Data Science Altitude for This Article: Base Camp.
Today’s post goes into the ‘meat and potatoes’ of the install process for R.
If you look to get more involved in a data science career or a more classic application development job in Java, .NET, or something similar, it’s important to develop a comfort level with installing software on your own machine. You’ll have to do it repeatedly over your career. Even if you work in a locked-down environment that delegates machine upkeep to other people and processes, if you are truly curious about your craft you’ll have a home machine with your own home-brew of software and projects.
All the best things in life happen when your curiosity engages you into action. So practice makes perfect, as they say. Let’s practice!
Installation of R - It’s All About the CRAN
When in doubt, go to the source. For R, that’s the front page for r-project.org. From there, you’ll notice a suggestion to download it from your nearest CRAN mirror. CRAN is short for ‘Comprehensive R Archive Network’ and consists of a set of servers worldwide that are dedicated to hosting current and past versions of the language.
For me, I could have picked either the CRAN mirror at Washington University in St. Louis or the one at the University of Kansas. Whichever one you pick will take you to a page where we now start to get down to business. Remember that choice later, you’ll have a setting where you need to specify a CRAN mirror to service ongoing updates.
Once you choose whether you’re downloading for Linux, Mac, or Windows, you’re presented with another choice of platform to install on. I don’t have a Mac, and I’ll assume that if you have a Linux box or instead run a Linux virtualization on your machine (I use VirtualBox on my laptop for a virtual Linux/Ubuntu environment) that you won’t need much help from me. So I’ll proceed on the Windows side.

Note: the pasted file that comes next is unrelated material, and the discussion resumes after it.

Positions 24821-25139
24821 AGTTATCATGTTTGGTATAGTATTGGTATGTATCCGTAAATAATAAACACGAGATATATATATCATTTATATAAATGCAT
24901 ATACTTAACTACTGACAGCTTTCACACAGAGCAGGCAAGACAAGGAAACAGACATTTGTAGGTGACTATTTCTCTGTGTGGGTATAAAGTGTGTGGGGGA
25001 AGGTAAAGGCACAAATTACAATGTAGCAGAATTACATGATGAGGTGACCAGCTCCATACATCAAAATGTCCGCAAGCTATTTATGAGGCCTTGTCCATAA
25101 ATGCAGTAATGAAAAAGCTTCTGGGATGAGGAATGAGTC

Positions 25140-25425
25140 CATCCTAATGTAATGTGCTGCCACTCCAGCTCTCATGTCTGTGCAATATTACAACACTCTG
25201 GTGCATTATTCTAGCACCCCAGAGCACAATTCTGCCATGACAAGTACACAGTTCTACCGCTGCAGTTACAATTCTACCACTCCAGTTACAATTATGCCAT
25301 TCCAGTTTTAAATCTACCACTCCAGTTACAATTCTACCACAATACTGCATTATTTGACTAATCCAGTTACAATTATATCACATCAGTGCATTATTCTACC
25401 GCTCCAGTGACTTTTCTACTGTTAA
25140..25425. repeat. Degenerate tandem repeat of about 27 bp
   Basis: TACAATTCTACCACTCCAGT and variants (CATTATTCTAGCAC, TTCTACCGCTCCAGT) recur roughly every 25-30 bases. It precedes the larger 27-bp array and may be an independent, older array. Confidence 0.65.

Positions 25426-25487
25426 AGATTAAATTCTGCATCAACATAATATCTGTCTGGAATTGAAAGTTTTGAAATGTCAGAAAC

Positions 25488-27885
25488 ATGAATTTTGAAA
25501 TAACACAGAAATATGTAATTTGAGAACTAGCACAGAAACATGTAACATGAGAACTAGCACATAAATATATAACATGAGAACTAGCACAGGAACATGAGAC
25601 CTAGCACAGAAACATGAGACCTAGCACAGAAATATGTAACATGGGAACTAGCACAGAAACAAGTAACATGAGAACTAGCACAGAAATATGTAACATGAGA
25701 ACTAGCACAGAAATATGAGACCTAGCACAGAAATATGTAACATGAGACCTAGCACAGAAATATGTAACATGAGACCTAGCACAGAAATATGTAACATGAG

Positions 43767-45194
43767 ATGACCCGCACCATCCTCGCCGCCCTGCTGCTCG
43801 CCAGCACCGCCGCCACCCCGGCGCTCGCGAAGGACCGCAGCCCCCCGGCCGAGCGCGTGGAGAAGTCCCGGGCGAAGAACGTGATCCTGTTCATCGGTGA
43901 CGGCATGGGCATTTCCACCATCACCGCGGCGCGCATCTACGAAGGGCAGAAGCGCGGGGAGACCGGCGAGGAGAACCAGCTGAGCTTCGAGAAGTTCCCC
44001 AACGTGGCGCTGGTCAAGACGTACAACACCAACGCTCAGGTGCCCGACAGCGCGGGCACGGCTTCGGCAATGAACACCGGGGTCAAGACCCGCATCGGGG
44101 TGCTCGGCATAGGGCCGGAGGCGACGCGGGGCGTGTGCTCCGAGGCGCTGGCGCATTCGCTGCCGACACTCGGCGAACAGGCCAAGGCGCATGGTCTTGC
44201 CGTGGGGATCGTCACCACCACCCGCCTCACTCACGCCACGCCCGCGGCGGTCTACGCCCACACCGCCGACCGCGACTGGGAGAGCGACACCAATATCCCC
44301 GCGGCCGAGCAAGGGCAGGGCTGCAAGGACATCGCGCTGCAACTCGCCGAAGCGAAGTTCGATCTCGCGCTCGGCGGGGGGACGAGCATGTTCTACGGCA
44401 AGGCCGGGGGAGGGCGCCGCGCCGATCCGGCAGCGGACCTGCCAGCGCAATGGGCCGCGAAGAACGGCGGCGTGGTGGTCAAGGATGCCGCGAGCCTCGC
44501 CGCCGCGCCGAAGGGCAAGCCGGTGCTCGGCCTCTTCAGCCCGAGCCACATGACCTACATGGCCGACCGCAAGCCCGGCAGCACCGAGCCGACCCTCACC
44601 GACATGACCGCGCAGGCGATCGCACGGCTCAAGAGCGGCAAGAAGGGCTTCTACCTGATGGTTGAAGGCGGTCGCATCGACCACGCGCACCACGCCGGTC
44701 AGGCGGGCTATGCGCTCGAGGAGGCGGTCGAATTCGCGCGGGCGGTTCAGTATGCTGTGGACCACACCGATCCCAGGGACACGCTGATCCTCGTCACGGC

When you click on “Download R for Windows”, you’re presented with a list. At the top is the option to download the base distribution. While we won’t touch on it further today, note the presence of the Rtools link. For more advanced users it’s an assemblage of utilities for - among other things - building packages from their original source code.
Checking Out the FAQ
This takes you to the page where you can download the latest version. The compressed payload is only 80 MB so even those of you with bad throughput won’t notice. For the beginner, some of the questions here are only of passing interest if you’re not familiar with them. The reference to md5sum relates to a validation process by which one can tell if an object that was transferred to you is exactly the same as the one at the source. Ones and zeroes out of sequence can be a bad thing… Read up further on that if interested.
For the items in the ‘Frequently asked questions’ section, though, if you’re not sure what they’re talking about I’d read them. They’re subsections of the main R FAQ document. Long story short, unless you’re running a really old machine, you should be good for your operating system version and should be able to run the 64-bit version of R (or anything else):
Firing Up R for the First Time
Clicking on “Download R 3.6.0 for Windows” - takes us further along and pulls a R-3.6.0-win executable file (above) into your browser’s download folder. By the time you read this, another version might be the most recent. Once it’s downloaded, double-click on it to get it rolling.
Unless you want to put it on something other than your C: drive (if you have a dual-drive or otherwise-partitioned machine), take the defaults when asked by the installer. The only exception to that is whether you want to check the boxes that put a shortcut to run R natively on the desktop after the install. Your choice, but if we’re installing R Studio as our environment, it’s not necessary in my opinion. One more cluttering desktop shortcut…
I would, however, find the ‘R x64 3.6.0’ program and fire it up. Again, installing a version in the future will result in a different version number.
While it’s certainly possible to do our initial configuration of R in its graphical interface (like setting the default CRAN mirror for updates), I have historically done it within RStudio at the same time that I customize RStudio for the first time.
The following post is about the installation of RStudio and a brief overview of some of the cool things we can do with it.
Further Information on the Subject:
Another repository is available outside of CRAN for R packages and focuses on the needs of the biological and genomic research community. While not for the beginner, Bioconductor has packages that provide high-quality data analysis for publication in the likes of the Journal of the American Medicine Association (JAMA).